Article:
I'd recommend mocking up your exhaust pipe(s) and the brace. With your head if you run a pipe or pipes close to those braces they're gonna get REALLY hot.
Unless you're gonna run your exhaust external to the whole body, then none of this matters.
Donnie, if you drop a second strap down from the sides to just above the white bracket, and fix it in the centre, that will stiffen up your strap and give you the exhaust clearance Seth is looking for.
Hope this helps.
Allan from down under.
Seth, I have the same dual exhaust cast iron manifold you have. I plan on leaving the manifold, and almost immediately making a transition to a 2 inch or 2-1/2 inch single exhaust going to the "Taylor Loudspeaker muffler". It looks like I will have plenty of room for it. I should be below the frame rail by the time it gets to the Warford. I also want to be low enough to be able to just see the "Taylor Loudspeaker" muffler from the side of the car. The main issues are the sloping floorboards. That dual exhaust is just so darn close to them. Im thinking about making metal, sloping floor boards. There are at least a couple different era correct metal floorboards that were accessories back in the day. They were double thickness at the exhaust area and had an asbestos sheet between the layers. I can build them with the modern asbestos substitute in them for heat shielding purposes. That is the game plan anyway....
Donnie, I hate to throw another dimension into your already complex problem, but by balancing the weight with the spring you are only taking the strain off the engine/trans joint while the car is standing still and not running. As soon as you begin moving, especially going over bumps in the road, the inertia of the Warford will add and subtract from the actual weight.
I'm not saying that the spring support is a bad idea, but you might want to think about the bouncing and rebound effects of the spring/mass system. That's probably why modern engine mounts and transmission mounts are rubber rather than metallic springs.
Pretty complicated problem.
A spring loaded KC Warford "support" sounds cool but don't springs push back? That is, they cause bouncing? Bouncing aint cool!
If you must support a KC Warford alone (see comments below) the Mike Walker hard rubber "donut" solution seems to me a better option.
Personally, if I added a KC I'd rather create a support for the rear of the Ford trans (near where it joins with the KC). Such Ford rear trans supports were sold as an accessory back in the day. It's just that supporting the KC without supporting the rear of the Ford trans may create a situation, when say driving on very rough roads, where the KC and Ford trans are doing different things, moving in different ways. Don't forget, the Ford trans is much much heavier than the KC; why support the lighter one?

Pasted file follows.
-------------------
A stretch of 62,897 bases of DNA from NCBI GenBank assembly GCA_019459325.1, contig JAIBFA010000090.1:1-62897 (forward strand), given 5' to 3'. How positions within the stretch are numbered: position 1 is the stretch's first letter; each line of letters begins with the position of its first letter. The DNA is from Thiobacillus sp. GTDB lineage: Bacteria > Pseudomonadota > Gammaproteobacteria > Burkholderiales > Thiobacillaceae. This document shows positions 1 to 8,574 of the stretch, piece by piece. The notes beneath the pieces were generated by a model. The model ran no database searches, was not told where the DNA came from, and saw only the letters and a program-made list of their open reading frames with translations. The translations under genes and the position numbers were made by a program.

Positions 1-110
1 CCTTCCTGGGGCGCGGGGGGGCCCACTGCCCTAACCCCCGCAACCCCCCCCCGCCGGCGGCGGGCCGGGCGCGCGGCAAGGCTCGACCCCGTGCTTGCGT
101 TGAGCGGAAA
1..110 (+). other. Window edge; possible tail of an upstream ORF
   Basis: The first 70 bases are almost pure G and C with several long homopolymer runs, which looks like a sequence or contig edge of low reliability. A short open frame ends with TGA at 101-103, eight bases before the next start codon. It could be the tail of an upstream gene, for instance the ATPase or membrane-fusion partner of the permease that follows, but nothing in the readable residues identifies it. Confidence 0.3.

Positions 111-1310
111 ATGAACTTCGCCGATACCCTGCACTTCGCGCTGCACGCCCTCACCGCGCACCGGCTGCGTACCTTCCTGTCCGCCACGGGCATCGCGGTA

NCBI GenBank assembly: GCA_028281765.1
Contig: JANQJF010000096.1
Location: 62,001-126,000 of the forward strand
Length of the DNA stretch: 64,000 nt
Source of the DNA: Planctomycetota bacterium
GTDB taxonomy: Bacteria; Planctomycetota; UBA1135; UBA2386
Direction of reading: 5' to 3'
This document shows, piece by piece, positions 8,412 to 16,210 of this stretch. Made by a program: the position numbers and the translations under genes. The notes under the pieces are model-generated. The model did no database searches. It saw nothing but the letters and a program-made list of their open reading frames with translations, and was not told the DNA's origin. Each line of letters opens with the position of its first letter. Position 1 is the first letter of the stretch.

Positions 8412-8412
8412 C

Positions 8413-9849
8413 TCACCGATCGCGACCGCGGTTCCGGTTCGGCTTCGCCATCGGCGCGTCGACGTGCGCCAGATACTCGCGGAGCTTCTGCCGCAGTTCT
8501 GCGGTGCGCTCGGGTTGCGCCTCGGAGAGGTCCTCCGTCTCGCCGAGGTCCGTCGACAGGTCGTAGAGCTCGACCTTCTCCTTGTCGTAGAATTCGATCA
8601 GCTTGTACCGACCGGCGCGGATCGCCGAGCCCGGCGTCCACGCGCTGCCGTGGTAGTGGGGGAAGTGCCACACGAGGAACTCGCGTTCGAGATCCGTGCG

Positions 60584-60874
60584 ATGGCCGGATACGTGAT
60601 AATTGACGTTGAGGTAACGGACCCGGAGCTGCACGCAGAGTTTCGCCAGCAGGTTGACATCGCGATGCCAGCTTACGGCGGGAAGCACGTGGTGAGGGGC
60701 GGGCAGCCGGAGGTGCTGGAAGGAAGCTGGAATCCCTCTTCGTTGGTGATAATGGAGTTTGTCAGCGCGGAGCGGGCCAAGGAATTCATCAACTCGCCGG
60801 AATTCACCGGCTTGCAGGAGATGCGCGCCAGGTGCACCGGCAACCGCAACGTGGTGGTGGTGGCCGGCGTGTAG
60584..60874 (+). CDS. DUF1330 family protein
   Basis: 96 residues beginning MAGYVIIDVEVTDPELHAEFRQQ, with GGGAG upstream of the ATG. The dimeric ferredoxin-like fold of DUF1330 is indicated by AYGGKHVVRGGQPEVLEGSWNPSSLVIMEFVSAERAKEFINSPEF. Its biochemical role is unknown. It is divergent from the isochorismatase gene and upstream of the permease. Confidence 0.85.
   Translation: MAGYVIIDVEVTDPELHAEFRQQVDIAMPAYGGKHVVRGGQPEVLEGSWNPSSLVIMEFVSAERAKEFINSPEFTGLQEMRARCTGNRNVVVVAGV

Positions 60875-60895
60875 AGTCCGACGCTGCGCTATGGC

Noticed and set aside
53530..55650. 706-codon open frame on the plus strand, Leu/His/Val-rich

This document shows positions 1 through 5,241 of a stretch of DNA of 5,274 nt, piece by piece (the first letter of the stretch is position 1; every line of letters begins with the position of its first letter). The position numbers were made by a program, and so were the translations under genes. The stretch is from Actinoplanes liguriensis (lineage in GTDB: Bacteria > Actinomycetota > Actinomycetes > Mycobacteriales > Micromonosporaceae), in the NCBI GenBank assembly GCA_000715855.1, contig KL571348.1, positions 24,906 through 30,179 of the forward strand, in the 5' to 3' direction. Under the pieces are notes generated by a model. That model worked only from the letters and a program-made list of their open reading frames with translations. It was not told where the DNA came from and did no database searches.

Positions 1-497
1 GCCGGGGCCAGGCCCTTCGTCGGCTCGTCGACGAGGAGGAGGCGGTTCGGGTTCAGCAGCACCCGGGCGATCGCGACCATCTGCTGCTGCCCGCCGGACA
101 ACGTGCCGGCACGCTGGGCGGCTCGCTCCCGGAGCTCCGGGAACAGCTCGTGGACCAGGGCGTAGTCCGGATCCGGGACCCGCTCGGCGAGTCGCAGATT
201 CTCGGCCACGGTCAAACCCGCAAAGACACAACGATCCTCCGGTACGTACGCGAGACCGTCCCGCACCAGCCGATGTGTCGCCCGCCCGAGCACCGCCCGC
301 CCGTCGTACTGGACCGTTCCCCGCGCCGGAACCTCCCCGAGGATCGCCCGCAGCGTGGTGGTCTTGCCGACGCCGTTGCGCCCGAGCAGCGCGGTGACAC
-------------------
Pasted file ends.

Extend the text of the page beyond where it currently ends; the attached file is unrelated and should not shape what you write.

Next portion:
The fact is though, you will not be taking your speedster through the arid back roads of Utah like Dean Yoder recently did, nor through Africa like I did so in the end it's irrelevant on what support design you decide on because it will never come into play. Donnie you have a speedster, don't add unnecessary weight that offers zero advantage.
Its interesting to say the least to make a arm bolted to the intake side of the block that will go back to the rear of the transmission to hold a dial. I did that on a well used 16. Just stepping on the running board or moving side to side or wiggling in the drivers to passengers side would move the dial about 17 thou each way from a zero start.
I have no idea what bumps or just turning a driven car would do but with a weak frame it cant be good!
Hi Donnie, I was going to post much the same concern as Dick, but he said it so well that I'll only second his comments, and also those of Constantine about a rubber donut-type support.
For my cast-iron support I used a rigid bracket with rubber washers on the bracket-to-transmission bolts which will (I hope) allow a bit of movement when the frame twists and/or flexes.
I would use a ball joint rather than a spring. The spring allows the transmission to flex up and down or right and left effectively making crankshaft stresses increase dramatically. You want to allow flexing of the frame without the engine.
Look at how many crankshafts Jon broke on the O - 2 O adventure a few years ago. I don't know what he was using to support his KC Warford but obviously it was not working.
Take a look at the support supplied by Snyder's. http://www.snydersantiqueauto.com/warford-transmission-support Support is from the bottom using the bottom two holes. Also the mount is behind the drive shaft connection plate so you get a correct fit of the drive shaft. I don't think using the spring mount from the top and the mount plate between the Warford and drive shaft is a good idea.